Sen. Rand Paul (R-Ky.) on Monday threw some cold water on the just-begun process of debating new immigration legislation, saying any such push should be delayed until after the country can address why the two suspected Boston bombers were allowed to immigrate to the United States.

"We should not proceed until we understand the specific failures of our immigration system," Paul said in a letter to Senate Majority Leader Harry Reid (D-Nev.). "Why did the current system allow two individuals to immigrate to the United States from the Chechen Republic in Russia, an area known as a hotbed of Islamic extremism, who then committed acts of terrorism?"

Paul added: "The facts emerging in the Boston Marathon bombing have exposed a weakness in our current system. If we don't use this debate as an opportunity to fix flaws in our current system, flaws made even more evident last week, then we will not be doing our jobs."

Although they are of Chechen ethnicity, the brothers immigrated to the U.S. in 2002 from Kyrgyzstan. According to a Washington Post story:

When the brothers were young, the family lived in Kyrgyzstan, a former republic of the Soviet Union in Central Asia, home to a small Chechen diaspora. Dzhokhar, the younger brother, was reportedly born there, although his older brother was born in Russia, according to some news reports....

[Their parents] Anzor Tsarnaev and his wife arrived in the United States in early 2002 after gaining refu­gee status. Their two sons and two daughters followed a short time later with an aunt.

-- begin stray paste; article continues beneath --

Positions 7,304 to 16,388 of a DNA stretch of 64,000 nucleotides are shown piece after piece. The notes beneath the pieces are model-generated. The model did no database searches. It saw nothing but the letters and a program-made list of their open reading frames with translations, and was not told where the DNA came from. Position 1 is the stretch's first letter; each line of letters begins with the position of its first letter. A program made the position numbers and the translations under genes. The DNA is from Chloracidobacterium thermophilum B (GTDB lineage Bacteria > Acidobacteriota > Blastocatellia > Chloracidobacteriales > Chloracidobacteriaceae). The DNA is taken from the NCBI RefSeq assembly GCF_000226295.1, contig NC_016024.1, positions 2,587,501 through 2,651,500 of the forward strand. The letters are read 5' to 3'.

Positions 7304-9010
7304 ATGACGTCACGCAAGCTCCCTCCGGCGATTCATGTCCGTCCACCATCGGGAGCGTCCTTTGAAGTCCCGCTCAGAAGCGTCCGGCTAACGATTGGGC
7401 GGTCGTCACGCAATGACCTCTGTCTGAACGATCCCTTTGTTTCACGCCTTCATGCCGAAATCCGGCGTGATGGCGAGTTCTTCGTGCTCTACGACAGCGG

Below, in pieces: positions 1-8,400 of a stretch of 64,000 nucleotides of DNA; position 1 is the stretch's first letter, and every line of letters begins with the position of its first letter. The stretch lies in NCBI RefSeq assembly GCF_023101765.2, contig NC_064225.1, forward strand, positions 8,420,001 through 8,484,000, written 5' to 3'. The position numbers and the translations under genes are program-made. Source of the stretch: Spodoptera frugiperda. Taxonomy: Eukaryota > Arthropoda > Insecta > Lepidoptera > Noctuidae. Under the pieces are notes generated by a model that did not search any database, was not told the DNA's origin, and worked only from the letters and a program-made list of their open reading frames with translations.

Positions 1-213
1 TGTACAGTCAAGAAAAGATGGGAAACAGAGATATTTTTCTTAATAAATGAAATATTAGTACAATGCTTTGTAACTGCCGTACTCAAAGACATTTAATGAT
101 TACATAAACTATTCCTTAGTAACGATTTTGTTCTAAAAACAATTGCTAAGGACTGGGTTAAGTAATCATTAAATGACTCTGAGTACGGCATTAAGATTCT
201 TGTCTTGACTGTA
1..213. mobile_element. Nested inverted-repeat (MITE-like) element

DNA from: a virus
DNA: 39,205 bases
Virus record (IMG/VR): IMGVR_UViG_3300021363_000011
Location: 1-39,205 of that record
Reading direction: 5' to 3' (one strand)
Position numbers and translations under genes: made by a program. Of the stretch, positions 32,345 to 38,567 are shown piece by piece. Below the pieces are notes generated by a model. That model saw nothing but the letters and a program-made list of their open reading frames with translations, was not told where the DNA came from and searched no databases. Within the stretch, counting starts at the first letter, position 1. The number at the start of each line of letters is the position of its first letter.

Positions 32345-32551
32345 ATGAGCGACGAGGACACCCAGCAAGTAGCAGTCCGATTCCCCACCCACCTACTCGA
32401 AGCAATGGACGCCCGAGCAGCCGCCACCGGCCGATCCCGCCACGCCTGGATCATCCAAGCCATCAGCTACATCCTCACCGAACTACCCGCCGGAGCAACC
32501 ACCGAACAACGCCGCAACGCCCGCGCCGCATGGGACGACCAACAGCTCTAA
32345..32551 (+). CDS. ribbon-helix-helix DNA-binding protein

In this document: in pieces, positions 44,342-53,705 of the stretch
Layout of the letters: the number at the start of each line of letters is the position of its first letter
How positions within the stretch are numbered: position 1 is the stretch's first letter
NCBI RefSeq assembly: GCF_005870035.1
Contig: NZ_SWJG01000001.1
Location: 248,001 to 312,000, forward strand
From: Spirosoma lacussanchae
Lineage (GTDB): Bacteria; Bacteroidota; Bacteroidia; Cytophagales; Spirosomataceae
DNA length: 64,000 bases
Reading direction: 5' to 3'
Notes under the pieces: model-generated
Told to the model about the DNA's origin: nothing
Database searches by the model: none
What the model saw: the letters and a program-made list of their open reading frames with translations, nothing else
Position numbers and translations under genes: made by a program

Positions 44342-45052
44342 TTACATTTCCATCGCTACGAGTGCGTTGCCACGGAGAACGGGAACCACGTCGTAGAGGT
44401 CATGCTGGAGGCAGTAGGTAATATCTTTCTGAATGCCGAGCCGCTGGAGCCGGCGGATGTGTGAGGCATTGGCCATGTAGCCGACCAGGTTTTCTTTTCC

The Senate Judiciary Committee began debating the new immigration bill at a hearing Monday morning, and the debate has already taken a turn for the contentious, with committee chairman Patrick Leahy (D-Vt.) accusing the GOP of trying to "exploit" the Boston bombings to halt immigration reform.

"I urge restraint in that regard," Leahy said. "Refugees and asylum-seekers have enriched the fabric of this country from our founding. . . . Let no one be so cruel as to use these heinous acts of two young men last week to derail the dreams and futures of millions of hardworking people.”

The bill is being pushed hard by Paul's potential rival for the 2016 GOP presidential nomination, Sen. Marco Rubio (R-Fla.).

Paul previously expressed some qualified support for the push on immigration, saying it was something that needed to be addressed and suggesting he agrees with a slightly altered path to citizenship.

Update 1:57 p.m.: Rubio has responded to Leahy and Paul, staking out a middle-ground position that the events in Boston have bearing on the immigration debate, but saying the process should move forward.

“The attack reinforces why immigration reform should be a lengthy, open and transparent process, so that we can ask and answer important questions surrounding every facet of the bill," Rubio said. "But we still have a broken system that needs to be fixed.”